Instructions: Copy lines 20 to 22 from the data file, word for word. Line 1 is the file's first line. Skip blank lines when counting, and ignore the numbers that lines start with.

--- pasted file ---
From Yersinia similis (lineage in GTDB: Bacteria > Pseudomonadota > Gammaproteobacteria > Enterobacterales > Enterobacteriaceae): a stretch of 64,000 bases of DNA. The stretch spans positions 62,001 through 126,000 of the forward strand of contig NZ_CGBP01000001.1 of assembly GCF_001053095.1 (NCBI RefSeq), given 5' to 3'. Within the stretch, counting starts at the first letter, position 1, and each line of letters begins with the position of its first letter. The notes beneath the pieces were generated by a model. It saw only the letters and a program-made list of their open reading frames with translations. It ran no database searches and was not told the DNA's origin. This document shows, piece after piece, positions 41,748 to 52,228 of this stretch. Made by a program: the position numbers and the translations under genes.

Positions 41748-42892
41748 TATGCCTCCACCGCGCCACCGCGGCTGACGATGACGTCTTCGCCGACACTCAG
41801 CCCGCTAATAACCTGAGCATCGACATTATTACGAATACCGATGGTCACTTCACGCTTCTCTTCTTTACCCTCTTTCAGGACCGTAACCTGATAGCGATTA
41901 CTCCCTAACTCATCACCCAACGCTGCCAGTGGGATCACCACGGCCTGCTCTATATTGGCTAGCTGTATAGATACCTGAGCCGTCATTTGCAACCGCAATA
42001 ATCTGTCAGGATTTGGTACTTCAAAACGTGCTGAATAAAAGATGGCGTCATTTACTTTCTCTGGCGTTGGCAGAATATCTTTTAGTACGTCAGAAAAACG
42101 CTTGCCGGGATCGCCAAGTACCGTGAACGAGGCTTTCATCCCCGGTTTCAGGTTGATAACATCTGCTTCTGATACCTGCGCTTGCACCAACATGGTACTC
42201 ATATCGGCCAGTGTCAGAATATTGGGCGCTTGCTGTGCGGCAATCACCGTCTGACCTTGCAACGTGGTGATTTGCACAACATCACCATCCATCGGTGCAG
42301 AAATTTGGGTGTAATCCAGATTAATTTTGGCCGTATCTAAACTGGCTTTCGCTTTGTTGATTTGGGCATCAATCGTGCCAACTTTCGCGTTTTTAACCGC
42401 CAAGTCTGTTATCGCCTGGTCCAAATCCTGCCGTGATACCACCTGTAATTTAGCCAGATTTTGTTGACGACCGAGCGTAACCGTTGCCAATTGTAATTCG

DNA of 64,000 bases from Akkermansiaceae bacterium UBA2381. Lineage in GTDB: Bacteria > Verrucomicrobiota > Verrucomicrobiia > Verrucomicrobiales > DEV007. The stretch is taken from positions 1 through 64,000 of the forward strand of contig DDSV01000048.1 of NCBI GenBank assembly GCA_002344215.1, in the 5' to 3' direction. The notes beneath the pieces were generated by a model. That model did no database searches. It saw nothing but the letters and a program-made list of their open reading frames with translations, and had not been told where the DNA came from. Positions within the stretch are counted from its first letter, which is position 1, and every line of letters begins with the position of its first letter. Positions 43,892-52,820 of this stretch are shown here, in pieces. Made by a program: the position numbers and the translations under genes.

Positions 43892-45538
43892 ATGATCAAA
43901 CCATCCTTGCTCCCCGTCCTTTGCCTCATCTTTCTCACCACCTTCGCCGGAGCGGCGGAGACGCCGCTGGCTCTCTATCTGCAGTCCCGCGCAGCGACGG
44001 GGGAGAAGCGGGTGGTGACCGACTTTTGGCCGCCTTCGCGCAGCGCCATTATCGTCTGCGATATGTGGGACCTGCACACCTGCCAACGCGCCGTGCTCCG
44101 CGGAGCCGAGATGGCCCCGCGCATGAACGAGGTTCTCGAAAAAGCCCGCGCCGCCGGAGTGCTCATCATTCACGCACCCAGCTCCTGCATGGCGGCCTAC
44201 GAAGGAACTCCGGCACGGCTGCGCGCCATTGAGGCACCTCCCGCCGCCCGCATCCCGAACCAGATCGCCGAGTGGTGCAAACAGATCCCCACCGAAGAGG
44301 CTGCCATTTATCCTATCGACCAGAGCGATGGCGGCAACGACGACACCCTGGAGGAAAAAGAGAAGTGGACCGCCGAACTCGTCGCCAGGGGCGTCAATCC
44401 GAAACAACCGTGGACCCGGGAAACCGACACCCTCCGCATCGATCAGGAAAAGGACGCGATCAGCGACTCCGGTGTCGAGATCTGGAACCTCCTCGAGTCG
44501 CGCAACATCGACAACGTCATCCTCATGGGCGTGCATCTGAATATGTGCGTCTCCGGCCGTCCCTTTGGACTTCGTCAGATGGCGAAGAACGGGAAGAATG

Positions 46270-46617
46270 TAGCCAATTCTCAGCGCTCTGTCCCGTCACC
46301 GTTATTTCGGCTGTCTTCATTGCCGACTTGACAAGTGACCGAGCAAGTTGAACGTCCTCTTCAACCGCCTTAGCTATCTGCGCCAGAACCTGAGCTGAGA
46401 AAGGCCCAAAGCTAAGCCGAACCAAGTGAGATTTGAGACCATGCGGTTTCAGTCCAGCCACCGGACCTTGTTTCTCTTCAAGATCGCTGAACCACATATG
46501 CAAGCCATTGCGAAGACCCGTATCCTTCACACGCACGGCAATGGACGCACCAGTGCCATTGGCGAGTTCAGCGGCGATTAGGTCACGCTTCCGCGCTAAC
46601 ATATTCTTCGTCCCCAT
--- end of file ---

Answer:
44501 CGCAACATCGACAACGTCATCCTCATGGGCGTGCATCTGAATATGTGCGTCTCCGGCCGTCCCTTTGGACTTCGTCAGATGGCGAAGAACGGGAAGAATG

Positions 46270-46617
46270 TAGCCAATTCTCAGCGCTCTGTCCCGTCACC